4 Keys to Building a Strength Training Routine

One thing that you must get into place is the perfect strength training routine if your truly want to transform your body. The key component that needs to occur in order for new lean muscle mass to be generated is an overloading stimulus.

What a strength training routine can do for you.

There's really no way around this one. In order to get the muscles to grow, you have to give them a reason to do so. That reason is through lifting heavy in the gym.

Sadly though, many people do not fully understand how to go about developing a good strength training routine thus spend hours and hours in the gym with very little to show for it.

Let's walk through the basic components that you must have if you want to see success.

A Strength Training Routine Must Have Heavy Weights

The very first thing that you'll definitely want to get in place with your workout program is heavier weights. Simply put, the absolute best way to gain muscle size is going to be through lifting heavier and heavier weights.

While you can also increase your muscle size by increasing the rep range, adding more sets, and so on, nothing beats more weight lifted.

When you can lift more weight, you know you've become stronger and strength gains are a clear indication that size gains have also occurred.

Focus on lifting more weight whenever possible. Just never allow yourself to sacrifice good form to lift more weight - that would be a big mistake and would quickly cause you to become overtrained.

Proper form is a must.

A Strength Training Routine Must Contain Compound Moves

The second thing that you'll want to have in place to develop a good strength training routine is compound movements.

What are compound movements?

Compound movements are any exercise that is going to target two or more muscle groups at once and often spans across two different joints.

Take the bench press for instance. The primary muscles you will work while doing this exercise include the chest, the shoulders, the triceps, and all supporting muscles of the upper body. Joints involved are shoulders, elbows, and wrists which is why the bench press is the king of upper body exercises.

Compare the bench press to something like a machine chest fly. This is the perfect example of an isolation exercise where the main muscle worked is the chest and the only joint involved is the shoulder.

The more muscles you can work in any given instant, the stronger you're going to get and the better your growth response will be. Larger muscle groups will cause a higher release of the growth hormones in the body and cause a higher level of overall tissue breakdown to occur. They must be the foundation of your workout program.

Excellent examples of compound lifts to include would be the bench press, the squat, the deadlift, chin-ups, barbell rows, shoulder presses, and lunges.

Try and include these more often as opposed to isolation exercises like the bicep curls, tricep extensions, lateral raises, leg extensions, and hamstring curls. Compound movements are far superior and minimize your time in the gym and maximize your results.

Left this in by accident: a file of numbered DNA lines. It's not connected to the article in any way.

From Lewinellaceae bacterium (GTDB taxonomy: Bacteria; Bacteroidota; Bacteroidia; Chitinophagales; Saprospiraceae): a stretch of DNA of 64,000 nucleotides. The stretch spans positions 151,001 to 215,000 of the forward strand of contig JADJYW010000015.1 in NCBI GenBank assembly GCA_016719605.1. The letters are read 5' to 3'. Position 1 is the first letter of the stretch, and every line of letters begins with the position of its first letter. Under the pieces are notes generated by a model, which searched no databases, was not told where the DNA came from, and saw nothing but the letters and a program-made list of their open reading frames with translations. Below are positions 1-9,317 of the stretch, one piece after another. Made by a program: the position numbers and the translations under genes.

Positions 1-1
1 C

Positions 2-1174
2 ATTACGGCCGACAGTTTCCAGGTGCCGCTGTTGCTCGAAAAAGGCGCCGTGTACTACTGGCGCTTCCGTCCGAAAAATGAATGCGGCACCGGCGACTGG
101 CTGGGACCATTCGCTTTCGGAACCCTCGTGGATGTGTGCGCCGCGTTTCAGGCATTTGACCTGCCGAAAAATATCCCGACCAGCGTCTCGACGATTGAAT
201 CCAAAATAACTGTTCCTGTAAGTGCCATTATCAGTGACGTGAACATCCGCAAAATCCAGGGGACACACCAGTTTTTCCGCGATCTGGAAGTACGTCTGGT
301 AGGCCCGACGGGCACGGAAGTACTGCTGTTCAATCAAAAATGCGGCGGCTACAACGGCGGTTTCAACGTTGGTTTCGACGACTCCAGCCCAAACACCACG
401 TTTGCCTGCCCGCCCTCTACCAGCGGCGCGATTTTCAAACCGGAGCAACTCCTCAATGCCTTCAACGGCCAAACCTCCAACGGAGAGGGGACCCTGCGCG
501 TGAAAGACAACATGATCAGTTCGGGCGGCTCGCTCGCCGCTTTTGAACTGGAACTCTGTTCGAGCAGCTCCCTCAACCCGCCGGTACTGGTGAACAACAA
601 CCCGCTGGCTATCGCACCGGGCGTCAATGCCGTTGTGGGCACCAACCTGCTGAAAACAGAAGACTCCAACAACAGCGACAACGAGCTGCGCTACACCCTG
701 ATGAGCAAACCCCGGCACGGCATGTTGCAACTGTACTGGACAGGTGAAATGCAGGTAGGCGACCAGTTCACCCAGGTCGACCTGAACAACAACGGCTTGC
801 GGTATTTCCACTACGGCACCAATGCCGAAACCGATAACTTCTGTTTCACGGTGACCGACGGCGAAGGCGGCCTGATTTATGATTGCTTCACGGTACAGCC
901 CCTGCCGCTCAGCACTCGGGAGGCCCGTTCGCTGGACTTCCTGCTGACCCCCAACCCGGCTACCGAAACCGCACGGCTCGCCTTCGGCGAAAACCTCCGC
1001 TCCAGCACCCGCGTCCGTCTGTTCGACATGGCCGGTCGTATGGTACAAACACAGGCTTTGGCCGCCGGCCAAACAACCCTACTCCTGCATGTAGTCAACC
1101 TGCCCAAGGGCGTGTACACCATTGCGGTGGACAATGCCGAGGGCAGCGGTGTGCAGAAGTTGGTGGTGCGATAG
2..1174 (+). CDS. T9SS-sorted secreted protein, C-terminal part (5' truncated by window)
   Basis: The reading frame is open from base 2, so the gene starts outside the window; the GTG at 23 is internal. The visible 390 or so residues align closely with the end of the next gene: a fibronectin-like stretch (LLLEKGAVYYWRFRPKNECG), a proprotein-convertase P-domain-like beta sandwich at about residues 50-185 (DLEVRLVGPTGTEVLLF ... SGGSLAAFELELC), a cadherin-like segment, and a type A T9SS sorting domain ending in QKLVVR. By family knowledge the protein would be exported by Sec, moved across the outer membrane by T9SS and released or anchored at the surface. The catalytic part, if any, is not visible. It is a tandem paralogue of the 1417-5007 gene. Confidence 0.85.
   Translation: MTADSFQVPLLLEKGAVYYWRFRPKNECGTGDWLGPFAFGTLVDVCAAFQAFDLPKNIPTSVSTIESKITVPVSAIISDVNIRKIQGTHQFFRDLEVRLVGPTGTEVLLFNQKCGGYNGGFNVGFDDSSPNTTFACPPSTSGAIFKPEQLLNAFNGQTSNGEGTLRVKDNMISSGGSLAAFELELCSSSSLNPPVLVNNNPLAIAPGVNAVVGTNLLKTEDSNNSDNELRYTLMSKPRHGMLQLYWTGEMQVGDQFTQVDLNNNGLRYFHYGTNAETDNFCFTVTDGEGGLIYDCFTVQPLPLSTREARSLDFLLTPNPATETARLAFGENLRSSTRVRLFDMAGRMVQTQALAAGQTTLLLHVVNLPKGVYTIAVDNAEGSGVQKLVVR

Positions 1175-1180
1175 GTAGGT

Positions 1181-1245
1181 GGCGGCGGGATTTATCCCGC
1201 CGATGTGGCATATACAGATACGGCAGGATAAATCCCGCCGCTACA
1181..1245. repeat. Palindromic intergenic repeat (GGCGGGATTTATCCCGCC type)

After a Strength Training Routine You Must Allow Sufficient Rest Time

The third must-have in a good strength training routine is sufficient rest time. One thing that you must always keep in mind is that you grow when you are outside of the gym. Most people make the mistake of thinking that they're in the gym building up their muscle tissues.

This isn't the case. When you're in the gym, you're actually tearing your muscle tissues down. It's when you're outside of the gym repairing those muscle tissues that you're actually growing them up larger and stronger than they were before. Which is why everyone preaches so much about post workout nutrition!

Those who skip over this rest period and don't allow their body the time it needs to make a full recovery before going back into the gym and working those muscles again are not going to move forwards as they hoped.

Instead, they may actually start to get weaker over time, losing lean muscle mass in the process. If you attempt to go back into the gym before you have fully recovered, you're essentially trying to exercise a weak and broken muscle tissue.

How far do you think that's really going to get you?

Recovery must be achieved before you go back to the gym if you hope to lift more weight than last time and make further progress. Give yourself at least 48 hours between workouts of the same muscle groups. Check out some of my strength training routines for examples.

And Finally All Good Programs Contain Periodization

This brings us to the next concept that should be included in any workout you develop – periodization. What this essentially means is that at different points in the strength training routine, you'll be doing different things.

One of the top methods for progression is to focus the first three weeks of the month on continually lifting more and more weight and then use the last and final week of the month as a deloading week.

A deloading week is where you back off the intensity, decreasing the weight and volume performed to allow your body a little extra time to recoup and recover.

What this does is ensures that overtraining never takes place and helps you move into the start of each month feeling fresh and ready to give 100% full effort.

If you ever find that you feel like you're dragging through your workout sessions, lost the motivation to train, or are feeling generally tired it is probably time to back it off for a week and give your body a break.

gain 41 lbs of muscle in 24 weeks